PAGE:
We theorize that female candidates considering CEO roles will perceive greater termination vulnerability in such roles than their male counterparts. We further theorize that indicators of recent organizational distress will exacerbate female CEO candidates’ perceptions of termination vulnerability, while the presence of female leaders will mitigate these concerns. To test our arguments, we examine the initial values of newly appointed female and male CEOs’ severance agreements from 2007 to 2014. Results support our arguments and begin to shed light on the factors that influence female executives’ concerns about CEO roles and ultimately firms’ ability to appoint female CEOs.
This article is protected by copyright and reuse is restricted to non-commercial and no derivative uses. Users may also download and save a local copy for the user's personal reference.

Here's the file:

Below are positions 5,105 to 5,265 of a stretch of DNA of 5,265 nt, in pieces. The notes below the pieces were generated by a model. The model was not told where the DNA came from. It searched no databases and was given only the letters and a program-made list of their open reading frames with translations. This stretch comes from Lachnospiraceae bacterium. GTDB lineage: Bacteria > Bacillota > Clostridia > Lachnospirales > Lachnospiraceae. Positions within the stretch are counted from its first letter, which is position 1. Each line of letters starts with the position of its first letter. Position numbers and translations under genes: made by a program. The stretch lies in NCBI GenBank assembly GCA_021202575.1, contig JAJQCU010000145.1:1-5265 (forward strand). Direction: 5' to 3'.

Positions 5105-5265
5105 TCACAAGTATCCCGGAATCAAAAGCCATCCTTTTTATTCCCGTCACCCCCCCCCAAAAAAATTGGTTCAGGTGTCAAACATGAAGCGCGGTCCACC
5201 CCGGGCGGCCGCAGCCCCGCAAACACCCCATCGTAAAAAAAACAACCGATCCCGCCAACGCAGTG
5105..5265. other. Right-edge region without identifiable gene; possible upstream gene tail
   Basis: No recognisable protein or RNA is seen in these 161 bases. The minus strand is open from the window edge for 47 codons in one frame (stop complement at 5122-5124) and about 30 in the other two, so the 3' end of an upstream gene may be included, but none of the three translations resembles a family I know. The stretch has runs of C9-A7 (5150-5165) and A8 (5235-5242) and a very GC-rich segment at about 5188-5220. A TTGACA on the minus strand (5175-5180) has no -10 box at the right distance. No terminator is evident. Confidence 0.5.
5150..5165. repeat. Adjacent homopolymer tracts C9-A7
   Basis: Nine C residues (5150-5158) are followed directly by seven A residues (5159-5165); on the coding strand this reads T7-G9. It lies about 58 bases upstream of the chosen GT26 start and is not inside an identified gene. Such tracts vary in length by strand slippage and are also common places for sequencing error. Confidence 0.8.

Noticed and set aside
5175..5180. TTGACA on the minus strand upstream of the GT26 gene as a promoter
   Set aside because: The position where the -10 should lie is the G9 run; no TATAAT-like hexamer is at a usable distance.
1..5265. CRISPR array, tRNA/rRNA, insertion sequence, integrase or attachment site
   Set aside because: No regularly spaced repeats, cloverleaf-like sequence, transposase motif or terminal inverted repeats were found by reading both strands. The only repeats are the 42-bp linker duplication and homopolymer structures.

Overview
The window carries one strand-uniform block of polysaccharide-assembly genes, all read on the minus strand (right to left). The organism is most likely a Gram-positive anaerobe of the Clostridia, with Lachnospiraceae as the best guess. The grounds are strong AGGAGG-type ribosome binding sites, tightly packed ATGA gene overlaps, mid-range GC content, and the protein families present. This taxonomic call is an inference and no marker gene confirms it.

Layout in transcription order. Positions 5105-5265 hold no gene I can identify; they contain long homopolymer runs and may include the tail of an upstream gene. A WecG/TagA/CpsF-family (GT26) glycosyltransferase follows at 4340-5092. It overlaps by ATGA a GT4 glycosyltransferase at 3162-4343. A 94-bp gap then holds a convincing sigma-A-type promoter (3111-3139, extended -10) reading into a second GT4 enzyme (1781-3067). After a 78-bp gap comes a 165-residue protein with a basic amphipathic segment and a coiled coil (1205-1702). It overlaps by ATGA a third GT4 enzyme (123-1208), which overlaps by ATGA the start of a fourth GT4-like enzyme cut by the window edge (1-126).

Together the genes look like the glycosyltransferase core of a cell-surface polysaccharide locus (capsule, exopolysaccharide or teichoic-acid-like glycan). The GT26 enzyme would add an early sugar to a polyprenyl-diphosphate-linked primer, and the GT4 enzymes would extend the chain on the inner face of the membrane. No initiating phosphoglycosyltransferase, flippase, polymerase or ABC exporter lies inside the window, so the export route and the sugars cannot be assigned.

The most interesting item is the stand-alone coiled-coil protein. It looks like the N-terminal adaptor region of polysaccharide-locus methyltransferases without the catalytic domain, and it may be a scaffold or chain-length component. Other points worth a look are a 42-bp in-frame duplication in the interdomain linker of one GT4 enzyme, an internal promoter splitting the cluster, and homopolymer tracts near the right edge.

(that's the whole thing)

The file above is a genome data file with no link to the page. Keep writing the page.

Klein, F.B.; Chaigneau, P. and Devers, C.E. "CEO Gender-Based Termination Concerns: Evidence from Initial Severance Agreements", Journal of Management, 47(3), pp. 567-596. Copyright © 2021, The Author(s). Reprinted by permission of SAGE Publications. https://doi.org/10.1177/0149206319887421
Klein, Felice B.; Chaigneau, Pierre; and Devers, Cynthia E.. (2021). "CEO Gender-Based Termination Concerns: Evidence from Initial Severance Agreements". Journal of Management, 47(3), 567-596. https://doi.org/10.1177/0149206319887421
Available for download on Tuesday, March 01, 2022